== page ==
Hamm’s Dr Stefan Klumpp explains future of autonomous compaction

Autonomous vehicles that can move around without human intervention are not yet a part of everyday life, but they are almost within reach.
Measurement, Survey, Design & Software / December 20, 2016
Hamm autonomous vehicle testing
Hamm is putting its theories into practice... the manufacturer has already done more than 10,000 hours of autonomous vehicle testing at its factory test track in Tirschenreuth

Autonomous vehicles that can move around without human intervention are not yet a part of everyday life, but they are almost within reach. In daily life, things like autonomous lawnmowers and window-cleaning robots are springing up like mushrooms. Hamm’s chief technology officer, Dr Stefan Klumpp, explains how his company’s ideas are changing the game for compaction contractors around the world

Right now, there is only a small number of self-driving machines working every day on the world’s leading highway construction sites but, make no mistake, things are changing fast. Assistance systems are rapidly establishing themselves on virtually every sort of vehicle used in the construction sector.

In the field of compaction technology, 228 Hamm is helping to lead this important new trend and the German manufacturer has been quick to adopt the new thinking in order to continually improve its rollers. Hamm already has self-driving compactors under trial as part of its forward-looking “autonomous rollers” project.

Although the ability to compact surfaces entirely autonomously without any sort of direct human intervention is still some years away, Hamm has already demonstrated that its autonomous machines will allow contractors to significantly increase their compaction quality and efficiency standards.

You only have to look at modern cars and trucks to see that “the use of assistance systems is experiencing rapid growth,” says Hamm. “GNSS systems for navigation, speed control, spacers, lane assistants, parking and steering aids or automatic switching on and off of the dipped beam are increasingly establishing themselves. In many countries, they are even standard on new vehicles.”

“These assistance systems form the basis of the self-driving trucks and cars that are being developed by industry pioneers, and that are already being put through their paces on test tracks.”

And, according to Dr Stefan Klumpp, CTO (chief technology officer) of Hamm, “this development will not stop at construction machinery. Rollers for asphalt and soil compaction will be among the first vehicles in which such systems will widely establish themselves.” Why? Because, Klumpp continues, “in many respects, the (rollers in question) are closer to cars than many other types of construction machinery. This is why we have been dealing with this subject for some time at Hamm.”
Klumpp believes that Hamm is a pioneer in this field. “We know of no other company in our industry with a self-driving roller,” he said. “Our investigations have shown that such rollers enable our customers to increase compaction quality and efficiency. We have noticed that other leading companies in their sectors are also looking into the opportunities and impacts of the ‘autonomous construction site’.”

For example, he adds, “we have maintained a dialogue on this subject for some time with a number of our customers. Against the background of limited availability of qualified personnel on the one hand, and high-quality, highly efficient and resource-saving use of machinery on the other, the objective is to further optimise construction processes.”

Dr Axel Römer, head of research and design at Hamm, has already examined with his team what a self-driving roller might look like. “We have considered technical, constructive and economic aspects and evaluated them in various studies,” he told World Highways.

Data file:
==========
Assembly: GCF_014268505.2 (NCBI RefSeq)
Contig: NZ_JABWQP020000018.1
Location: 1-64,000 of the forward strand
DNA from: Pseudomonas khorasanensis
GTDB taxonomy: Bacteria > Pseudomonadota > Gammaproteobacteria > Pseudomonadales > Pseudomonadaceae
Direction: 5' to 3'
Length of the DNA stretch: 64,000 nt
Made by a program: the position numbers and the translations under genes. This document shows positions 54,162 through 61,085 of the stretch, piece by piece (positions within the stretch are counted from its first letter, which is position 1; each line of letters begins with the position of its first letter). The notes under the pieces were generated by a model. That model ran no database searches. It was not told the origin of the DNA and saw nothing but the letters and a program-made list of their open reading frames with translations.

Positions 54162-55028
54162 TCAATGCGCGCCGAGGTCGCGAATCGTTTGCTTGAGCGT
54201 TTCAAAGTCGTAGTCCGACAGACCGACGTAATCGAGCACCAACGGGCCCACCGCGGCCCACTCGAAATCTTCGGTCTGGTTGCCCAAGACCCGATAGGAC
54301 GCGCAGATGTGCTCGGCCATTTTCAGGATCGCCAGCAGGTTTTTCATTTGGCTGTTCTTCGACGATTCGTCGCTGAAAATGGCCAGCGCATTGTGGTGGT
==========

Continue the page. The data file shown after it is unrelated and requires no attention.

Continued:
“The result is a driverless roller that will not have an operator’s platform any more but will need significantly more sensors to monitor not only the compaction parameters but also the area surrounding the roller. We have connected these requirements and see many new and constructive possibilities.”

For example, Römer adds, “we could construct autonomous rollers with significantly larger drum diameters, bigger water tanks and more space for the batteries of electrically-powered rollers. This offers advantages in terms of quality, environmental friendliness and efficiency.”

In collaboration with a range of industrial designers, Hamm has drawn up a concept plus design study. “The result,” according to Römer, “is impressive … in particular the drum of the 9tonne machine with its diameter of just under 2m. At the same time, the overall height of the machine is significantly lower than that of current machines with a cab or roof.

“There is a long road to travel before such a machine will become reality,” says Hamm, “but we as a company have a horizon of decades for projects like this. The journey, however, began long ago and we already have numerous assistance systems in use on site.”

A good illustration of this would be the gamechanging HCQ Navigator. “Using an onboard computer and GNSS data,” Hamm explains that the HCQ Navigator “provides a real-time display of the areas that have already been compacted, including how often and by how much.”
“This is complemented by driving functions such as automatic reversing or speed control, as well as safety features such as rear-view cameras. All of them relieve the burden on drivers and, even today, help to increase compaction quality.”

So far, so good, and the developers at Hamm are now working on other systems such as a lane assistant, additional steering aids and the further development of the HCQ Navigator.

Hamm knows that to drive this new technology further forward, the designers will need to include “more sensors and more intelligent software.” Systems far better than those found in today’s machines will be required for rollers that are able to manoeuvre autonomously in carrying out high-quality compaction says the company.

“The sensors will be used to capture all relevant data from the area surrounding the roller,” says Hamm. “This includes spatial position, direction of travel, distance from other objects, current material parameters of the surface to be compacted – such as temperature and rigidity, as well as weather information including wind or cooling rates.”

“The rollers must compare this data with specifications for the area, such as which parts should be compacted, as well as things like the rolling pattern ... how many and what sort of rollers do we want to put to work together?”